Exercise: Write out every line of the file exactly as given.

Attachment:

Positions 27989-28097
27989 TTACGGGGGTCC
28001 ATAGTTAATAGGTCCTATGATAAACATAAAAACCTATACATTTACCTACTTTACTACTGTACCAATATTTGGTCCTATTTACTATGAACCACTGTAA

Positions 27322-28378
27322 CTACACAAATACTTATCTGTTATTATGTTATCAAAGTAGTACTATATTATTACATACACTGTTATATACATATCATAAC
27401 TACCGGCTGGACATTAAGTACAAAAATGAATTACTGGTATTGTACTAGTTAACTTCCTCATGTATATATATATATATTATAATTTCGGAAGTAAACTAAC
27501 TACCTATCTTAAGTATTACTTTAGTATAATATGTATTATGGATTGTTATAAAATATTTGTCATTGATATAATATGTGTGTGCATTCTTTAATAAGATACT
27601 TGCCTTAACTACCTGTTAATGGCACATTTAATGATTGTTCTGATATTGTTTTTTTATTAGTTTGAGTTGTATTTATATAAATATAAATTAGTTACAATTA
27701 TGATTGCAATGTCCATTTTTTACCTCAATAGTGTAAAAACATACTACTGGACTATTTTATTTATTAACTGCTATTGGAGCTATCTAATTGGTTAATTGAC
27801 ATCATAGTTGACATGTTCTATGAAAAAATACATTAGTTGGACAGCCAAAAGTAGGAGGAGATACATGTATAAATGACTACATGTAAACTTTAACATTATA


Positions 27989-28097
27989 TTACGGGGGTCC
28001 ATAGTTAATAGGTCCTATGATAAACATAAAAACCTATACATTTACCTACTTTACTACTGTACCAATATTTGGTCCTATTTACTATGAACCACTGTAA

Positions 27322-28378
27322 CTACACAAATACTTATCTGTTATTATGTTATCAAAGTAGTACTATATTATTACATACACTGTTATATACATATCATAAC
27401 TACCGGCTGGACATTAAGTACAAAAATGAATTACTGGTATTGTACTAGTTAACTTCCTCATGTATATATATATATATTATAATTTCGGAAGTAAACTAAC
27501 TACCTATCTTAAGTATTACTTTAGTATAATATGTATTATGGATTGTTATAAAATATTTGTCATTGATATAATATGTGTGTGCATTCTTTAATAAGATACT
27601 TGCCTTAACTACCTGTTAATGGCACATTTAATGATTGTTCTGATATTGTTTTTTTATTAGTTTGAGTTGTATTTATATAAATATAAATTAGTTACAATTA
27701 TGATTGCAATGTCCATTTTTTACCTCAATAGTGTAAAAACATACTACTGGACTATTTTATTTATTAACTGCTATTGGAGCTATCTAATTGGTTAATTGAC
27801 ATCATAGTTGACATGTTCTATGAAAAAATACATTAGTTGGACAGCCAAAAGTAGGAGGAGATACATGTATAAATGACTACATGTAAACTTTAACATTATA